The key discriminator used to detect PMs versus surrounding epidermis is high relative reflectivity due to increased melanin granule content, and possibly increased density of lipid membranes, which may even allow discrimination of amelanotic PMs. This latter possible mechanism of scatter awaits further study. Previous studies showing bright contrast of melanocytes in amelanotic melanoma suggest that contrast may arise from nonmelanized melanosomes that are 0.6 to 1.2 μm and/or clinically unapparent melanin in premelanosomes.35, 36 Though the mechanism of contrast is melanosomes (0.7×0.3 μm),37 one important limitation of PM detection is the failure to differentiate pagetoid melanocytes from other pagetoid cells, in particular Langerhans cells, a notoriously difficult distinction with RCM, since they appear similar to pagetoid melanocytes.38 Multispectral,39 photoacoustic,40 and/or angular resolved39 microscopy show promise to specify Langerhans cells by identifying backscattering from Birbeck granules versus melanin granules in PMs.

D SPS(x,y) is dominated by basal cells and not PMs, since PMs occupy only a small portion of the lateral field of view. The small extent to which PMs do contribute to ψ remains under study. PMs lie on D SPS(x,y), and the interplay between the two is that PMs represent subsections of D SPS(x,y) with diagnostic interest of special importance and recognized melanocytes that are distinct from basal architecture.

Rather than addressing sensitivity/specificity for the technique, this feasibility work on nevi (no PMs as verified with expert visual RCM inspection by coauthor Pellcani) or SSM with various PM involvement, which serves only as proof of principal for automated discrimination of two visually known RCM melanoma features, may illustrate (see Fig. 5) one advantage of 3-D imaging: a single PM was found by the RCM algorithm and none were seen in the histology, which suffered from sampling error. More complete spatial coverage in both RCM and histology are required to fully explore and compare these two diagnostic techniques.

Studies underway include a ten-fold larger dataset with SSM, lentigo maligna, Clark's (dysplastic) nevi, and junctional lentiginous nevi, double-blinded to correlate histopathology for all cases. PM presence and large ψ are expected to vary for all subgroups, because, for example, in chronically sun-exposed Caucasian skin, 50 to 80 years of age, 70% of melanomas are lentigo maligna and may not involve PMs at all.6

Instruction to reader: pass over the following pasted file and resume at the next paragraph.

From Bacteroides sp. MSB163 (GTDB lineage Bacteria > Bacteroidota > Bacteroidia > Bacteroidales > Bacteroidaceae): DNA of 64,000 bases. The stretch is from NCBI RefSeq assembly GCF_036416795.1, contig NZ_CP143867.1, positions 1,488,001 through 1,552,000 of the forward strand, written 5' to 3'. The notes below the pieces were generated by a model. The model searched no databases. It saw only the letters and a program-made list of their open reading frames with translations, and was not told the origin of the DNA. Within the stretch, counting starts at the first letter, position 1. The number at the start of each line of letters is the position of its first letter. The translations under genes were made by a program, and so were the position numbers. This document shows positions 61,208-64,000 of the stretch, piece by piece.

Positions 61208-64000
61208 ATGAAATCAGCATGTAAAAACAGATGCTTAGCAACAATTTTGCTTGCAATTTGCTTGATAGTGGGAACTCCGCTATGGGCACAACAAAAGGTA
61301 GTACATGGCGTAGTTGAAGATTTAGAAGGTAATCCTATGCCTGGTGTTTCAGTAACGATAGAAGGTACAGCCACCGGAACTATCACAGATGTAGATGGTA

Automated identification of the DEJ on types one, two, and three nonlesional skin is complex, involving multivariate regression analysis.41 While studies show promise across skin types and on nonlesional skin, our method only addresses differentiation of pigmented nevi versus SSM, a common task and appropriate target for these preliminary studies toward diagnosis of early SSMs that are very superficial (in situ) and challenging to dermoscopy. Furthermore, although the method presented here has not been investigated for Fitzpatrick skin type 1, Negroid, or Mongolian (types four, five, and six) skin, melanin is always preferentially concentrated in the basal layer.42 Since there are no significant differences in the number of melanocytes across the skin types, and total melanin content is thought to be governed by the rate at which melanocytes produce and distribute melanin,42 it seems a reasonable assumption that the relative contrast between hypomelanotic epidermis and hypermelanotic basal layer simply scales with skin type, enabling the contrast that consistently locates D SPS(x,y), with the possible caveat of insufficient optical penetration due to undegraded epidermal melanosomes in type four, five, and six skin. Caucasian keratinocytes exhibit greater melanin degradation, relatively,43 but the effect is expected to be small.

Automated detection of melanoma may bridge the gap between dermoscopy (clinical) and biopsy (pathological), potentially offering greater accuracy than the former diagnostic without the difficulty of the latter. Unnecessary biopsy can be avoided, and more total lesions can be rapidly evaluated. The noninvasive approach may enable the detection of melanomas in remote environments without access to dermatologists. In summary, this pilot study applies digital quantification to (so far, human-based) malignant classification, increasing the impact of RCM as a pathological tool. The dataset can be found on-line.34


The authors would like to thank Milind Rajadhyaksha and Jay Eastman for establishing critical infrastructure; dermatologists Ashfaq Marghoob, Alan Halpern, and Alon Scope for clinical perspective on theoretical development of this work; and Billy Huang for collaboration in the early stages of this work. Dan Gareau is supported by an NIH National Research Service Award (NIH 5-T32-CA106195, PI: Molly Kulesz-Martin).



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©(2010) Society of Photo-Optical Instrumentation Engineers (SPIE)
Daniel S. Gareau, Ricky J. Hennessey, Eric Wan, Giovanni Pellacani M.D., and Steven L. Jacques "Automated detection of malignant features in confocal microscopy on superficial spreading melanoma versus nevi," Journal of Biomedical Optics 15(6), 061713 (1 November 2010).
Published: 1 November 2010